2014-05-15

    Sealing elements are essential parts of many machines, and are used to prevent the loss of a fluid or gas. When such fluids are not properly sealed, catastrophic failures may result. Many different types of rings have been developed to suit various industrial needs. Considerable research has been done on the O-ring. We analyze the internal stresses developed in an X-ring under a uniform squeeze rate of 20%, which is suitable for static applications, using a photoelastic experimental hybrid method. The internal pressures applied were 0.98, 1.96, 2.94, 3.92, 4.90, and 5.88 MPa. We show that sealing rings with X geometry have considerably higher internal stresses than O-ring seals. In addition, we demonstrate that after extrusion, for an internal pressure of 5.88 MPa, the two lobes on the upper contact surface merge, thereby increasing the contact length of the upper side significantly. Extrusion in the X-ring occurred when the internal pressure was 4.90 MPa.

  14. Experimental study on local heat transfer characteristics of porous media with internal heat source

    International Nuclear Information System (INIS)

    Zan Yuanfeng; Wang Taotao; Xiao Zejun; Wang Fei; Huang Yanping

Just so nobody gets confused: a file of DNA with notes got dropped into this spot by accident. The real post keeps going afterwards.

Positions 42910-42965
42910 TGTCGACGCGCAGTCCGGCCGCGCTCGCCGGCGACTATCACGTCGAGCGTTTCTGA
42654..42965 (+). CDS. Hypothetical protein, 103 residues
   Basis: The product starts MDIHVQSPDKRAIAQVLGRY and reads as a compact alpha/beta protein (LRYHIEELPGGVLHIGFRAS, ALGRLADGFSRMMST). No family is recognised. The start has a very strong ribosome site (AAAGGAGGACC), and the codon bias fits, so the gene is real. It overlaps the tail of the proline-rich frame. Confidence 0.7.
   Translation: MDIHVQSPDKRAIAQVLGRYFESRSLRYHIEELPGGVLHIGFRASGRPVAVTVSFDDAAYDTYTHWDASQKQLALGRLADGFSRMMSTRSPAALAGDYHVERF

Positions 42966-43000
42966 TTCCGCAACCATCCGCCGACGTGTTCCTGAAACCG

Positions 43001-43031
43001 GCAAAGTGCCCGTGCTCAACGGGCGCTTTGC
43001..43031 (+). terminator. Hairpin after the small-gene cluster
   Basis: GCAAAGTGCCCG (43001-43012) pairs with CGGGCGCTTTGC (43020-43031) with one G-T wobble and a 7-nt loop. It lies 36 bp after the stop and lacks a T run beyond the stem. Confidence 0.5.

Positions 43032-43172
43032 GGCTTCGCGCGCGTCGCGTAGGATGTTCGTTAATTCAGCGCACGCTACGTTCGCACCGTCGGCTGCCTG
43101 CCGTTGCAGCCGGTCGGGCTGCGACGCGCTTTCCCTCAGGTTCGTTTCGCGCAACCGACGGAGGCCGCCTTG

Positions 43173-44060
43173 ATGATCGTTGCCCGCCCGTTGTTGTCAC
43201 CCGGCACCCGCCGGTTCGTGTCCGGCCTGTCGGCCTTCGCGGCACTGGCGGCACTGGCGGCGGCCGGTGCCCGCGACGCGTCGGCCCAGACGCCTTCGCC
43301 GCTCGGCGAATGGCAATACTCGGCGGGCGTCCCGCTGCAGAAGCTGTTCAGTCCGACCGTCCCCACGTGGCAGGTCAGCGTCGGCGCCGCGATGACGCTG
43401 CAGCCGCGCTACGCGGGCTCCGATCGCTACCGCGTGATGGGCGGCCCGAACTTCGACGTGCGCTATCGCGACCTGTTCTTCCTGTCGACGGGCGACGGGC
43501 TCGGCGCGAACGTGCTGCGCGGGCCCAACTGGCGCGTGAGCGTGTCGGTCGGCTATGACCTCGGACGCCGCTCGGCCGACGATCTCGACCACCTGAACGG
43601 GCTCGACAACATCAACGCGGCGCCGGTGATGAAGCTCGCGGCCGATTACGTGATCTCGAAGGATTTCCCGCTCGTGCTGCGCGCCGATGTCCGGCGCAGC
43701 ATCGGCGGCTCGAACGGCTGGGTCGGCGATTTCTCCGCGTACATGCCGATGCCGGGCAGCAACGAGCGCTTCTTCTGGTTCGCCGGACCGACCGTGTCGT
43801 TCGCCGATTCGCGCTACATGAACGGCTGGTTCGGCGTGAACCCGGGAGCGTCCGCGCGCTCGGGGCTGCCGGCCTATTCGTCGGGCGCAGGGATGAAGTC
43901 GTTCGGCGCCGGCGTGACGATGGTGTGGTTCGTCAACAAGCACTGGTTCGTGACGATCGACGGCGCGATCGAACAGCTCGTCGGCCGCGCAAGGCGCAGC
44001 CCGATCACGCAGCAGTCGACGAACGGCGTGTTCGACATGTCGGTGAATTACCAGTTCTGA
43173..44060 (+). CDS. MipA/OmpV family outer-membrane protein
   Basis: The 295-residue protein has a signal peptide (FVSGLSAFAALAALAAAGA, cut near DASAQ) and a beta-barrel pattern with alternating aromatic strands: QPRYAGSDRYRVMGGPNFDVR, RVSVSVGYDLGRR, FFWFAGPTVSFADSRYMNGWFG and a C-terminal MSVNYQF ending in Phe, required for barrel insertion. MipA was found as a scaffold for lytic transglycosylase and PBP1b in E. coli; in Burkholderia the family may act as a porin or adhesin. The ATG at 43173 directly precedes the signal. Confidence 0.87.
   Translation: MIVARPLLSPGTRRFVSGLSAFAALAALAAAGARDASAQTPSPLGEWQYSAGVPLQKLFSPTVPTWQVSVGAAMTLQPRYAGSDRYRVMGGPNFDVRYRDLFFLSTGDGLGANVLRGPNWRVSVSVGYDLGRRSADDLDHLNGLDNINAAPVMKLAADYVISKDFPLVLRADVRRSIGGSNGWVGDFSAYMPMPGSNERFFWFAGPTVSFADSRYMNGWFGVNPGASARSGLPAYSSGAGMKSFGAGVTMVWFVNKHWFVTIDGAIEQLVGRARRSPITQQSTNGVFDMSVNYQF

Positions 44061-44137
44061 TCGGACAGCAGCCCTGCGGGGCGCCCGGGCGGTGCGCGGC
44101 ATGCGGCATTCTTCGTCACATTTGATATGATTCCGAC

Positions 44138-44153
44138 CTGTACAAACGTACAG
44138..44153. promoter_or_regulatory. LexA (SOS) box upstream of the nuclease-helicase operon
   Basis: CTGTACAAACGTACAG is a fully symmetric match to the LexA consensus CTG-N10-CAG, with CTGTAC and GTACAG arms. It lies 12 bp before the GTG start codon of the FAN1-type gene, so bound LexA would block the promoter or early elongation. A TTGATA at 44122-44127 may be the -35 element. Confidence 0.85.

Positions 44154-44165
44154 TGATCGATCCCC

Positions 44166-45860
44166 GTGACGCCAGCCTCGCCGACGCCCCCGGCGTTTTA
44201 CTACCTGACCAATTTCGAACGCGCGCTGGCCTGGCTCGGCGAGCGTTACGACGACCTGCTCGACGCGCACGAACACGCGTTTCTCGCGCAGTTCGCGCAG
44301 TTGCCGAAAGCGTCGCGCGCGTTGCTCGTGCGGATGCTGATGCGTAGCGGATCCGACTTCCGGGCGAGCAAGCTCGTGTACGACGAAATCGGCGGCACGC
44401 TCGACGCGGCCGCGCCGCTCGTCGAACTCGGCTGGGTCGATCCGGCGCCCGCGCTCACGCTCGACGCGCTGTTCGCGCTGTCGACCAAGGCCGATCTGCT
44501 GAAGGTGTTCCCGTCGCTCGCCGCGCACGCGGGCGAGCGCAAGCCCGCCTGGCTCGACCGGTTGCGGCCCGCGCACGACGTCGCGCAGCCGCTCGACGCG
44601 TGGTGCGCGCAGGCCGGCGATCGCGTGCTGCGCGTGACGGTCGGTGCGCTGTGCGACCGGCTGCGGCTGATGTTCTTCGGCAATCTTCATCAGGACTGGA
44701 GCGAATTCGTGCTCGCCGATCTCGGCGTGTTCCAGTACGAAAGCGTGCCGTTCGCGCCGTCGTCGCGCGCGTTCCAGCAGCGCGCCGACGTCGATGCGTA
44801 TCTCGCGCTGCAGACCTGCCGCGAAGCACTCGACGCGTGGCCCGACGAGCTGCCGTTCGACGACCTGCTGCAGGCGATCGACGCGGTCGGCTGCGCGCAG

2008-01-01

    Model of porous media with internal heat source is established. The model uses water as flowing media, and the stainless steel test section is packed with steel spheres in manner of regular triangle, respectively. The armoured resistance wire is inserted inside the steel sphere. On the basis of the experimental model, many parameters of the local heat transfer characteristics including current velocity and wall temperature of steel sphere are measured. The experimental results show that the coefficient of heat transfer scarcely changes with pressure. The coefficient of heat transfer increases with the surface heat flux of steel sphere. When raising the inlet temperature of the cooling water, the coefficient of heat transfer presents the descending trend. In addition, the influence of entrance effect on heat transfer is discovered in the experiment, which is much less than the liquid flow in the light tube. After experiment data are analyzed and processed, the relation model of heat transfer on local heat transfer characteristic of porous media with internal heat source was described with a power-law-equation. The deviations between calculation and experimental values are within ±10%. (authors)